There is an interesting thread running on UKC at the moment compiling a list of rarely in condition Scottish winter classics. The concept is a paradox of course – a route cannot really be deemed a classic until it has had a body of ascents confirming its quality and reputation – but the meaning of the thread title is clear. What are the most coveted routes in Scotland that require very special conditions to make them climbable?
Quite understandably, the list has focused on ice routes that take long periods of cold weather to bring them onto condition. Jamie Bankhead went one step further however, and proposed Tir na Og on Ladhar Bheinn in Knoydart. There is no question that this is the most sought after winter route in the Western Highlands, and it has only seen a very small handful of repeats. Jamie posted that climbing Tir na Og “would be more meaningful to me than the Eigerwand,” which is an apt comparison, because Spider Buttress, the home of Tir na Og, is rather Eiger-like in appearance, complete with its own Spider-shaped snowfield high on the face.
I was fortunate enough to climb Tir na Og about 25 years ago, so I reflected on the conditions required to bring the route into condition. The route needs a heavy snowfall and a sustained period of cold lasting several weeks to freeze the turf and allow the central ice pitch to form. This is quite an unusual blend of weather conditions, especially for a route that lies so close the sea, but it made me think about other great Scottish cliffs that require an even more precise combination of weather events to bring them into condition.
My first thought was Magic Bow Wall on Sgurr an Fhidhleir. This 400m-high cliff faces Southeast, lies on a peninsular surrounded by sea on three sides and starts at an elevation of only 300m. Being so close the Western seaboard it needs an exceptionally sustained freeze to bring it into condition, but even so, the face has been climbed three times in the last twelve years (albeit by three different routes), and the neighbouring Fhidhleir’s Nose normally comes into condition at least once every season.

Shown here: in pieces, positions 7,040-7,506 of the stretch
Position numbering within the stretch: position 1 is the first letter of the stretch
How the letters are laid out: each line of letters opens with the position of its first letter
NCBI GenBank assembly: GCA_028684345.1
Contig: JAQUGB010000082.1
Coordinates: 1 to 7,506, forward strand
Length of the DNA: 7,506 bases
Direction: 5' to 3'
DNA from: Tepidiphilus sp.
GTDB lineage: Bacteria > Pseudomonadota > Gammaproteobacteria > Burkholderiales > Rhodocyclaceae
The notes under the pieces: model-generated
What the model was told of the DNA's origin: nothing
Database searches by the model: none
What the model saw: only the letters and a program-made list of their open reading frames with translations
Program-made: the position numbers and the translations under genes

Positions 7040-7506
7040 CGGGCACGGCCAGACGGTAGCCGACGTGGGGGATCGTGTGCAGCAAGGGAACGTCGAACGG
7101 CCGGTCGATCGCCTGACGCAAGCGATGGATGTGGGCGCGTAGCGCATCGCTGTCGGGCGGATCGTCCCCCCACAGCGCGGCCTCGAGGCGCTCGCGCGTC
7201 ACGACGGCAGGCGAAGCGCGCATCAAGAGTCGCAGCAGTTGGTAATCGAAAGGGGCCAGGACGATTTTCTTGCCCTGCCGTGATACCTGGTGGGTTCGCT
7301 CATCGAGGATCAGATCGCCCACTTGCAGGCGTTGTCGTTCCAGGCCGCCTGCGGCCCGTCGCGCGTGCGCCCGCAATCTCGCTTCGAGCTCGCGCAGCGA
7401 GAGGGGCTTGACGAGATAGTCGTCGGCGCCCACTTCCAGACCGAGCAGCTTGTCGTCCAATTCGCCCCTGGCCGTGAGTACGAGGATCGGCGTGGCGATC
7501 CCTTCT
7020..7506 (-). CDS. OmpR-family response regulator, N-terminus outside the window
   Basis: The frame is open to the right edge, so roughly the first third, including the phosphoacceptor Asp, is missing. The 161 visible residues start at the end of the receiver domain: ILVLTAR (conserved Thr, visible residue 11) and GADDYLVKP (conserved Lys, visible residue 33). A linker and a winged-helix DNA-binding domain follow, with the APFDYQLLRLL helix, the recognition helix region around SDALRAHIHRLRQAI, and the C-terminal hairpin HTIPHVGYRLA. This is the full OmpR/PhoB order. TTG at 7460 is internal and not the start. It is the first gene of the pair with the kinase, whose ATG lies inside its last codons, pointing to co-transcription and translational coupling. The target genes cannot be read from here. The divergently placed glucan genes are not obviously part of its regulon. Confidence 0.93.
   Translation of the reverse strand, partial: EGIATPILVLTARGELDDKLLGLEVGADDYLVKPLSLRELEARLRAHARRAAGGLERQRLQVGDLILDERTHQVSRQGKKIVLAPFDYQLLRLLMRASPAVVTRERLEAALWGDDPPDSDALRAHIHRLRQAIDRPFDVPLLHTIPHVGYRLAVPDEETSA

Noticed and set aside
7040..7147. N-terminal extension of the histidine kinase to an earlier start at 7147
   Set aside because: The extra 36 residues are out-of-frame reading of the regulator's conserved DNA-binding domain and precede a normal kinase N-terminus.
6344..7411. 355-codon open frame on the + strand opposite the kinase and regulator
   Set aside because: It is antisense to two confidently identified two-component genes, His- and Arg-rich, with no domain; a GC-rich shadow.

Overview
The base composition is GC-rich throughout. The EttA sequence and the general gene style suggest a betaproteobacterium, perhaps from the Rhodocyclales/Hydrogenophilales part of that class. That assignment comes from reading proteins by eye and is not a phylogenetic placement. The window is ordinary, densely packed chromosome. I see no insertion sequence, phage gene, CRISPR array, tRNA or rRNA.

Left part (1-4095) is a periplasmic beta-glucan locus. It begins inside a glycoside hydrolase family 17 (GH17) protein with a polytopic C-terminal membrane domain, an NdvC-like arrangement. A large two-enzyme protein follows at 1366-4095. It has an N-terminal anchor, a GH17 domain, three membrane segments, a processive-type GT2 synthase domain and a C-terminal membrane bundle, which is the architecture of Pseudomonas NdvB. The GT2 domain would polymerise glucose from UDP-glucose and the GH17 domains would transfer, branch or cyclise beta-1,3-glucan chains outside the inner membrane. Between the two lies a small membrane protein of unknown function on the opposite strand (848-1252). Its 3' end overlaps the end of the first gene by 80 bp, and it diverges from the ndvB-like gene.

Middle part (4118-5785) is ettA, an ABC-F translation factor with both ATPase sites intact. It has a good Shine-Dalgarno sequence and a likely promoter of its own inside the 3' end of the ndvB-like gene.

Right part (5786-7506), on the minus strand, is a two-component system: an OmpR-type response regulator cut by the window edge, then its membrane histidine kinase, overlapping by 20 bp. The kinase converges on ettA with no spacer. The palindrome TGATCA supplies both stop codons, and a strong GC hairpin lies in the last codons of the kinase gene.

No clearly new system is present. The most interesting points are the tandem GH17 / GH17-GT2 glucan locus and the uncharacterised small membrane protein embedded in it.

So snowfall and cold temperatures are important, but some routes require an even more unique blend of weather conditions that have to take place in precisely the correct sequence. Minus One Buttress on the Ben and Central Gully Wall on Dubh Loch fall into this category. They need a snowfall carried on a particular wind direction, followed by light winds to keep the white stuff in place in place coupled with a series of very gentle temperature fluctuations to bind it to the cliff. As a result, Minus One Buttress has only been ascended five times in winter (by three separate routes), and the front face of Central Gully Wall has only seen six ascents (on four separate days) in a period spanning over thirty years.
So my votes for the most elusive Scottish winter ‘classics’ go to the eponymous Minus One Buttress (VII,6) on Ben Nevis and Mousetrap (VII,7) on Creag an Dubh Loch. Both routes have seen three ascents apiece.